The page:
A military court in Suriname on Friday convicted President Desi Bouterse of murder for the execution of 15 opponents in 1982, plunging the South American country into political uncertainty.
Opposition parties called on Bouterse, who is on a state visit to China, to step down. He was expected to return home on Saturday or Sunday.
The 74-year-old leader was sentenced to 20 years in prison, but the military court did not issue an arrest warrant. Under Surinamese law, he cannot be arrested until all appeals have been exhausted.
After the court decision, the government asked Suriname’s 560,000 people to remain calm.
Who is Bouterse?
As a junior military officer, Bouterse seized power in a coup in 1980, five years after Suriname gained independence from the Netherlands. He stepped down in 1987 under international pressure in a move that led to a democratic election, only to briefly seize power again in 1990.
He later left the army and took office again in 2010, following democratic elections won by his National Democratic Party (NDP). He secured a second term in 2015.
What did the court find?
The court ruled that Bouterse had overseen what is known as the “December killings,” in which soldiers abducted 16 opponents, among them prominent journalists, academics and military officers.
All but one of the detainees was killed at a colonial fortress in the capital Paramaribo. The sole survivor — a union later — testified against Bouterse.
What led up to the decision?
The court decision marks a turning point in a trial that began in 2007 when Bouterse accepted “political responsibility” for the killings but insisted he was not present.
Bouterse and the NDP have repeatedly sought to obstruct the trial. Shortly after taking office in 2010, the NDP-controlled National Assembly granted him amnesty that was overturned by the constitutional court.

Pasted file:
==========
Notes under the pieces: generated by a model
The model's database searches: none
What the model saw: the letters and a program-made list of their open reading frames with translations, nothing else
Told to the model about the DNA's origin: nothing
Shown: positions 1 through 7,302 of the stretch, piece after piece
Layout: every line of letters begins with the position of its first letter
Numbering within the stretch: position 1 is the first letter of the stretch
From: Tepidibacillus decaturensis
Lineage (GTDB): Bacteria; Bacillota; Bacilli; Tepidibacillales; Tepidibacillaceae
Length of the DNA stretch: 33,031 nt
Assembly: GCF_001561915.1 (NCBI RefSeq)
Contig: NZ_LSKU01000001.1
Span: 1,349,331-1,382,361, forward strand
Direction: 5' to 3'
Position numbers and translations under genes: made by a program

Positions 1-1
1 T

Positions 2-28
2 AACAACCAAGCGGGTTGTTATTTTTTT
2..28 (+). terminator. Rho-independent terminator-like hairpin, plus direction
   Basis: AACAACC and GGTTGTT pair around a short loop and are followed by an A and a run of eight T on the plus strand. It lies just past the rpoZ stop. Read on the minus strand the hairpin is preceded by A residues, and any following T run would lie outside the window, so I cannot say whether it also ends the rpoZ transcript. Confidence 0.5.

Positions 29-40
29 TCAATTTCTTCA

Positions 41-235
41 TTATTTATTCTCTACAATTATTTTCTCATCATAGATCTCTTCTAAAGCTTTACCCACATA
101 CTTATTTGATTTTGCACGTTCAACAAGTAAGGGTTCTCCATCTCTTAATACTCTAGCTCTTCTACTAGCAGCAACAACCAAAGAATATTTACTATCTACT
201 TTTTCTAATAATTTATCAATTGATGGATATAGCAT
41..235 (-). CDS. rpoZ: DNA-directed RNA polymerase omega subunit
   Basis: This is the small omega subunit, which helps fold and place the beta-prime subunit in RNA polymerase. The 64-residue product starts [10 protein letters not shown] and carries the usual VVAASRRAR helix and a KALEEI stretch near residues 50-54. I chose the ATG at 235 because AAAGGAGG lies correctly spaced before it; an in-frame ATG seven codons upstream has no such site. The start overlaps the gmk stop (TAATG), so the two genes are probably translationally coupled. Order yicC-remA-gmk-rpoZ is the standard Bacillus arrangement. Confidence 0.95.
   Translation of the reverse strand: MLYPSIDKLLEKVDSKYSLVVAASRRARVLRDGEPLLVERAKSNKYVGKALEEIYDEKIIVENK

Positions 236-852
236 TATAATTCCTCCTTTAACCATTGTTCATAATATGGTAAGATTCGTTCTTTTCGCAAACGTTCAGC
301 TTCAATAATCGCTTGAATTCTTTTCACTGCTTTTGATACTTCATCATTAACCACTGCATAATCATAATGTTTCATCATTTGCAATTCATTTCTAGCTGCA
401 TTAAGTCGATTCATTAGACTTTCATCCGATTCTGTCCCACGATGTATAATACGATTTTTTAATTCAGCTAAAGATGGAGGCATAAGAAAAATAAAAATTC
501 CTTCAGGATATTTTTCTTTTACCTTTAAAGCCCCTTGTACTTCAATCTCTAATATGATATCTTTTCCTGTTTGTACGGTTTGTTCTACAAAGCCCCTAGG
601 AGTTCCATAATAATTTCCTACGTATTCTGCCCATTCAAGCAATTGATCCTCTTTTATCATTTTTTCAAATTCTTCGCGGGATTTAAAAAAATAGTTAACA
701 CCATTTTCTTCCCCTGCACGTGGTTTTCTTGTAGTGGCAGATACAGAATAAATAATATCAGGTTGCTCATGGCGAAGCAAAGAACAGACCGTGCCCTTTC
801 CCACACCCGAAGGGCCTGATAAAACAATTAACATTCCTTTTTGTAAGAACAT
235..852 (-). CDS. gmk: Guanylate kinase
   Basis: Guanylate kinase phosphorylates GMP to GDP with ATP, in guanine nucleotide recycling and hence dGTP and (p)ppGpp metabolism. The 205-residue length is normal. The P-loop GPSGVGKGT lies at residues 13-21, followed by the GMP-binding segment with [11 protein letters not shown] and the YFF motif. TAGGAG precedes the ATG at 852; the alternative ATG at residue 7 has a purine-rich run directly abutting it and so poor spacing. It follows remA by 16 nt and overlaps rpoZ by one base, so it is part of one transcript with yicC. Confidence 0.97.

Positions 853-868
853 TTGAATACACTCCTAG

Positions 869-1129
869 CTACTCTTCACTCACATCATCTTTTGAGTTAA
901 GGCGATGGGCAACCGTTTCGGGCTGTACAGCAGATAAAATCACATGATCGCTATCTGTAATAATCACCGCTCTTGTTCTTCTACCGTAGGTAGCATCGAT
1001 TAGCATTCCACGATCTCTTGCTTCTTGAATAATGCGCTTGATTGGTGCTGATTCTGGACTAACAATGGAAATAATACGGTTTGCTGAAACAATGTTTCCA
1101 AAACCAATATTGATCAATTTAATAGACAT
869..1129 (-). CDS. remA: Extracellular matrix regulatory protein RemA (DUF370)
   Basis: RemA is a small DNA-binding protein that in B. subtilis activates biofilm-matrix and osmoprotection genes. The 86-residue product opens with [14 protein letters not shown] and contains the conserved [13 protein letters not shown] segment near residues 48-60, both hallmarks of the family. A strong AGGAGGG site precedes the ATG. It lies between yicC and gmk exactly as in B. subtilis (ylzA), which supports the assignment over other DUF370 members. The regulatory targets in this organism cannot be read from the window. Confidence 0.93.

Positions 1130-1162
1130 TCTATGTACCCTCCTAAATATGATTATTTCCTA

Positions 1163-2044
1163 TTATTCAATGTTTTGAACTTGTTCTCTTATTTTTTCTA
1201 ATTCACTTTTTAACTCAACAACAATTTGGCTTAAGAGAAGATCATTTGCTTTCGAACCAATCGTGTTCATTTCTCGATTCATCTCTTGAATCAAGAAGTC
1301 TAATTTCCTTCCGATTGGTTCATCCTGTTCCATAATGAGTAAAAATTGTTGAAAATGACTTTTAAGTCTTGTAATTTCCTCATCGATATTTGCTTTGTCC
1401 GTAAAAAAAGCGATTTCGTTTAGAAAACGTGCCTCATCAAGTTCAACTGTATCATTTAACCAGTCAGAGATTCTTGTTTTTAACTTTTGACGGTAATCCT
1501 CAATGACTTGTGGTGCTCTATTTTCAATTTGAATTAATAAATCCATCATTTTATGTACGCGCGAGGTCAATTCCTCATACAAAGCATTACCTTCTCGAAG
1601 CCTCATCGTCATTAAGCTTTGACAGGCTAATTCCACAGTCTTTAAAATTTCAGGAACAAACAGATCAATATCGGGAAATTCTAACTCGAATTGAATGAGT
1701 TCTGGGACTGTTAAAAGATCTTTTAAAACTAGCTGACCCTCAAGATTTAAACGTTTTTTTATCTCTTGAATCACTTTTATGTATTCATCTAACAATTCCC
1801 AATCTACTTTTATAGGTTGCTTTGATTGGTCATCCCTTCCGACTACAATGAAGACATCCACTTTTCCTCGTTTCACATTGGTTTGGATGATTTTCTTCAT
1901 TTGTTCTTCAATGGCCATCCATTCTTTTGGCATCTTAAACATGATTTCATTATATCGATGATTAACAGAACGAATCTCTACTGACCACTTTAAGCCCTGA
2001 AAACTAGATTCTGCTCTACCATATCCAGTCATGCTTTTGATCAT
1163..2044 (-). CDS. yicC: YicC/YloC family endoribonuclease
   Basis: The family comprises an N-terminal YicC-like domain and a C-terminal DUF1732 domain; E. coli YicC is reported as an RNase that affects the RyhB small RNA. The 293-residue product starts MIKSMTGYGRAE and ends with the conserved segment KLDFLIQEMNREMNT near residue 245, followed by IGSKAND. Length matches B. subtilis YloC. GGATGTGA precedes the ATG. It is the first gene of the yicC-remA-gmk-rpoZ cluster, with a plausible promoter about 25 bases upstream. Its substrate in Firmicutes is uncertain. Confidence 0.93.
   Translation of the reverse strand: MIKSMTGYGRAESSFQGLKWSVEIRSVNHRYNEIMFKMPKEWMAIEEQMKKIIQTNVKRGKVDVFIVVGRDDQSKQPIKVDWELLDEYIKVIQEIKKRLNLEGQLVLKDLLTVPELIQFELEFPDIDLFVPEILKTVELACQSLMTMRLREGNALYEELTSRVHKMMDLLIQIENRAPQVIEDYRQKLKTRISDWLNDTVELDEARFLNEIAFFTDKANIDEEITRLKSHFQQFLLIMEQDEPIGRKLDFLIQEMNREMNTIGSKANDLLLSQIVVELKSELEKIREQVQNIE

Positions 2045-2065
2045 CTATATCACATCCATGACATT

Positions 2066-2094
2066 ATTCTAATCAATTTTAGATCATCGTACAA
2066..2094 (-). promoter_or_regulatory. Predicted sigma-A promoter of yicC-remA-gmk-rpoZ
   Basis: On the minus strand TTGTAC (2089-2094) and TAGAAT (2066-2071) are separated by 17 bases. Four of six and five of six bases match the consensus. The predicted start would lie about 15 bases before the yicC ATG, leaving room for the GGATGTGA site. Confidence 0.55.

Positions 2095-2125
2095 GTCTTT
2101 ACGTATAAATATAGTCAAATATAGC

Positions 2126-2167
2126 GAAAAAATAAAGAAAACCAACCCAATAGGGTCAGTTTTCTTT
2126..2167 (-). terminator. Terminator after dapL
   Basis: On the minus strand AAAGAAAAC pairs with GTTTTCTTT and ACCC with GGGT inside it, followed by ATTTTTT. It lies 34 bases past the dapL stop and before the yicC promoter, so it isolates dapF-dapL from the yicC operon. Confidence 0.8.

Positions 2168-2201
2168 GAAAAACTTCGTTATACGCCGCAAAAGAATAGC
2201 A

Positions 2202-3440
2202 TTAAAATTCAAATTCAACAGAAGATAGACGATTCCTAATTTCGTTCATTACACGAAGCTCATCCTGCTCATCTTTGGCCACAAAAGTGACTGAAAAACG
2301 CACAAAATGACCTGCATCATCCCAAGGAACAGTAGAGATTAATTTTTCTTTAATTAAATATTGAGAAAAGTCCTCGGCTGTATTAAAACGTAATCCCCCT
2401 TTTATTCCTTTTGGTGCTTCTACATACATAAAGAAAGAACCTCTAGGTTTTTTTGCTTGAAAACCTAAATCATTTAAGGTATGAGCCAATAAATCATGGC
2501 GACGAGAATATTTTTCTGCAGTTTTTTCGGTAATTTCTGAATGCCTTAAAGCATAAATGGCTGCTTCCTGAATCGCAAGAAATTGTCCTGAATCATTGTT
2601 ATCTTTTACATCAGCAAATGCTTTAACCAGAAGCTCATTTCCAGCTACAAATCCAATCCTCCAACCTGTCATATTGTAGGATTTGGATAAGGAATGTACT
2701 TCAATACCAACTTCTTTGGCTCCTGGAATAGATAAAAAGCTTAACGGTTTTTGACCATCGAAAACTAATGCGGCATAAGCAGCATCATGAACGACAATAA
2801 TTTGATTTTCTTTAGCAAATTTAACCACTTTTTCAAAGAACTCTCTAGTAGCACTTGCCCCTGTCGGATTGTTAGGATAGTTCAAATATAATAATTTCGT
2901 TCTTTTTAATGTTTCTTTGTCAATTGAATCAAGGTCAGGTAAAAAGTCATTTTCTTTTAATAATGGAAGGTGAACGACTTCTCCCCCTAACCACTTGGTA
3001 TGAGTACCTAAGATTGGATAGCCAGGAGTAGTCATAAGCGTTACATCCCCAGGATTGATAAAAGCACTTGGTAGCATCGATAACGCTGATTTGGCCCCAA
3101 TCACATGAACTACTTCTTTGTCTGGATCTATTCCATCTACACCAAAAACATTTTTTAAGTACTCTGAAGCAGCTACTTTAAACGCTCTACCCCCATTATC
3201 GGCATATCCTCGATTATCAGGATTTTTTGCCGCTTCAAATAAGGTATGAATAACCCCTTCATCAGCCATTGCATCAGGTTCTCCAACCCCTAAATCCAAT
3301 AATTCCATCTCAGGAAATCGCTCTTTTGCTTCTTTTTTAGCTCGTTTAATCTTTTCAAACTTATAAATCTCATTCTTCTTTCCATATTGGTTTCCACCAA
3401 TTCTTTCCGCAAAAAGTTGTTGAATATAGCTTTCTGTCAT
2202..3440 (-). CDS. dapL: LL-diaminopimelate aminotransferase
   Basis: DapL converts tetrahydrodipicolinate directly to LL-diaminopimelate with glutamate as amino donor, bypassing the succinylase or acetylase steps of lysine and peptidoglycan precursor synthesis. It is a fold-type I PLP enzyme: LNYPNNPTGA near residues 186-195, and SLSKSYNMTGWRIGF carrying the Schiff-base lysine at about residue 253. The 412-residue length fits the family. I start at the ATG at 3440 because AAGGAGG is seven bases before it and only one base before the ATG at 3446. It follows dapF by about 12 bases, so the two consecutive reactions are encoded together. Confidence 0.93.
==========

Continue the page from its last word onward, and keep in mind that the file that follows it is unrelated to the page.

Then in 2016, the president asked the attorney general to halt the legal proceedings against him, but the court ruled against the move because the trial had already started.
Calls to implement law
Angelic del Castillo, head of the opposition Democratic Alternative ’91 party, said Bouterse had “disqualified himself” and demanded he immediately resign.
In a joint statement, the diplomatic missions of France, Germany, the Netherlands, Spain, the United Kingdom, and the United States called on the final verdict in the killings to be “implemented and upheld in accordance with the rule of law.”
“The integrity and independence of the Judiciary is a pillar in Suriname society,” they said.
In 2009, a Dutch court sentenced Bouterse to 11 years in prison in absentia for drug trafficking. However, his 2010 election victory protected him from being extradited under an Interpol warrant.
In 2015, his son, Dino Bouterse, was sentenced to more than 16 years in prison in the United States after being convicted of drug smuggling and trying to help the Lebanese militant group Hezbollah establish a base in Suriname. He had previously been picked to run Suriname’s counter-terrorism unit.
A Suriname judge in 2005 convicted Dino of trafficking arms, drugs and running a gang.
cw/xx (AFP, AP, Reuters)